Destiny, they say, plays funny games. And this holds so true for Abraham-Louis Breguet, the maker of Breguet watches, whose life is rife with incidents that makes one think: but what if it had not happened that way?
What if his mother had not remarried?
Born in Switzerland in 1747, Breguet lost his father when he was just 10. His mother remarried Joseph Tattet, a watchmaker with a showroom in Paris. Since he was no longer going to school, the natural incline was to entice the little one into the trade. While he refused to budge, then, five years later, at age 15, he gave his nod of agreement, and was sent to apprentice with an unknown master watchmaker in Versailles – a place where the best watchmakers had established themselves.
What if he was not the bright one?
While he worked in the mornings, he studied mathematics in the evening and soon was thinking of new ways to refine the then-available pocket watches. The horology industry must be thankful that this happened, for in the years to come, he introduced many innovations that redefined watchmaking, including the tourbillion and the gong spring.
What if he did not have royal patrons?
Breguet had started his career with a series of firsts. He developed the self-winding perpétuelle watches, introduced gongs for repeating watches, and the first shock-protection for balance pivots. And with such a reputation, it was no wonder that royal patrons like Louis XIV, Marie Antoinette, and the Duke of Orleans fostered him; so much so that once Marie Antoinette ordered a new watch from prison!
What if he could not escape the guillotine?
It was 1773. Seeds of the French revolution were being sowed. His friend Jean-Paul Marat discovered that Breguet was marked for the guillotine, thanks to his association with the French nobility. Repaying a favour, Jean helped him escape to Geneva, where Breguet continued his watch making in Le Locle. He even travelled to England to work for King George the III.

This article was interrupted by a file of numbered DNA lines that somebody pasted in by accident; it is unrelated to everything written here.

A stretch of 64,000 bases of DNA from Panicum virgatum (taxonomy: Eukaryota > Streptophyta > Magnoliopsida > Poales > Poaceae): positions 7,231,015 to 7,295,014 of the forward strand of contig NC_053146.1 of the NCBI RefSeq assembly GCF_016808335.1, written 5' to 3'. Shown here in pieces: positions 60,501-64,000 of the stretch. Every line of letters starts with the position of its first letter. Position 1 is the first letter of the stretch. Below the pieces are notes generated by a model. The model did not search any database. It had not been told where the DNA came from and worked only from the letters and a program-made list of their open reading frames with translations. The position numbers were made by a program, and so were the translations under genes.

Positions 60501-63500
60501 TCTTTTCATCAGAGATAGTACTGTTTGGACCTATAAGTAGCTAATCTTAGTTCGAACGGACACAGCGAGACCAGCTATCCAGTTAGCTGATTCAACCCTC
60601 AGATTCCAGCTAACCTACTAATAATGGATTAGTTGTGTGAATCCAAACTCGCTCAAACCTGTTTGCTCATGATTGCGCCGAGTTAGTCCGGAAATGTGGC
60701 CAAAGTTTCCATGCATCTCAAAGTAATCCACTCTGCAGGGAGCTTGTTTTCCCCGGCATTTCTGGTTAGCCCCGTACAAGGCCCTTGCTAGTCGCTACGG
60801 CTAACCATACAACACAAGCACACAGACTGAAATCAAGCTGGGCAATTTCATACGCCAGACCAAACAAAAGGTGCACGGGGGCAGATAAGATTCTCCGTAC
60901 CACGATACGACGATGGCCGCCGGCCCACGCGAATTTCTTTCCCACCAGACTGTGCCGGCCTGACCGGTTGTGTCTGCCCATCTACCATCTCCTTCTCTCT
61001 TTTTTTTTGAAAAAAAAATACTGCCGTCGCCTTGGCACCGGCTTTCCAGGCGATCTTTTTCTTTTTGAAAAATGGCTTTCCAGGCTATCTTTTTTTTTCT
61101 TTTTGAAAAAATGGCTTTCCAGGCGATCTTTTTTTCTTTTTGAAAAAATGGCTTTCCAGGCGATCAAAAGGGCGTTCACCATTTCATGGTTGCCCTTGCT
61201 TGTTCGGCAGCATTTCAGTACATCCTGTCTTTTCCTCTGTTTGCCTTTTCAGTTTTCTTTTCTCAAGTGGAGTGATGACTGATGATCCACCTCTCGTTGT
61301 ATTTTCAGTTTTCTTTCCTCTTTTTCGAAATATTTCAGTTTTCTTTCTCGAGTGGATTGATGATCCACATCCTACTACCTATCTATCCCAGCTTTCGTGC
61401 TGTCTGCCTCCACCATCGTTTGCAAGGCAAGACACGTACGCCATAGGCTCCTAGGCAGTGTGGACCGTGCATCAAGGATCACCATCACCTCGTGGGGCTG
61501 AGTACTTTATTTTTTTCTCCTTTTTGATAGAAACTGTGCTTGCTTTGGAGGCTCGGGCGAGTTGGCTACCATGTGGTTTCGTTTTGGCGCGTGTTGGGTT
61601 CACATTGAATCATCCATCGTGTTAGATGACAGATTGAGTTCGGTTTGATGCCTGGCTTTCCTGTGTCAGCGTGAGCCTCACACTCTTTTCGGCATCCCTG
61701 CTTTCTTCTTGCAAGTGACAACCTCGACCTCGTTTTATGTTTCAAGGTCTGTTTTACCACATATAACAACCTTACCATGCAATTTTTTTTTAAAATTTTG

What if he could not negotiate his way with the French authorities?
By this time, back home, his passport expired. Even his premises and machinery were nabbed by the new French authorities. But what luck! Their watch production was dying a slow death, and the new government, navy, and scientific community were in dire need of timekeepers. The genius watchmaker used his negotiation skills and soon the government had returned all this equipment.
What if he did not think out of the box?
He got to work and had soon re-engineered the watch from the ornate, decorative original to sleek, accurate, and minimalistic. They included complications like perpetual calendars, stopwatch, among others. He even invented the Parachute, a mechanism that made the watches shockproof. These watches made way to the 1798 Paris exhibition, and contributed even more to his success. His popularity with the royalties and nobility rose like never before. His clientele now included the Russian Tsar Alexander I, the Duke of Wellington, Napoleon and the likes. He had so many commissions that it took years to complete the demand.
And did you know? Brequet was responsible for making the first wristwatch, ever! It was in response to a commission from the Queen of Naples on 8 June 1810. It was Breguet watch no. 2639 and took two years to complete.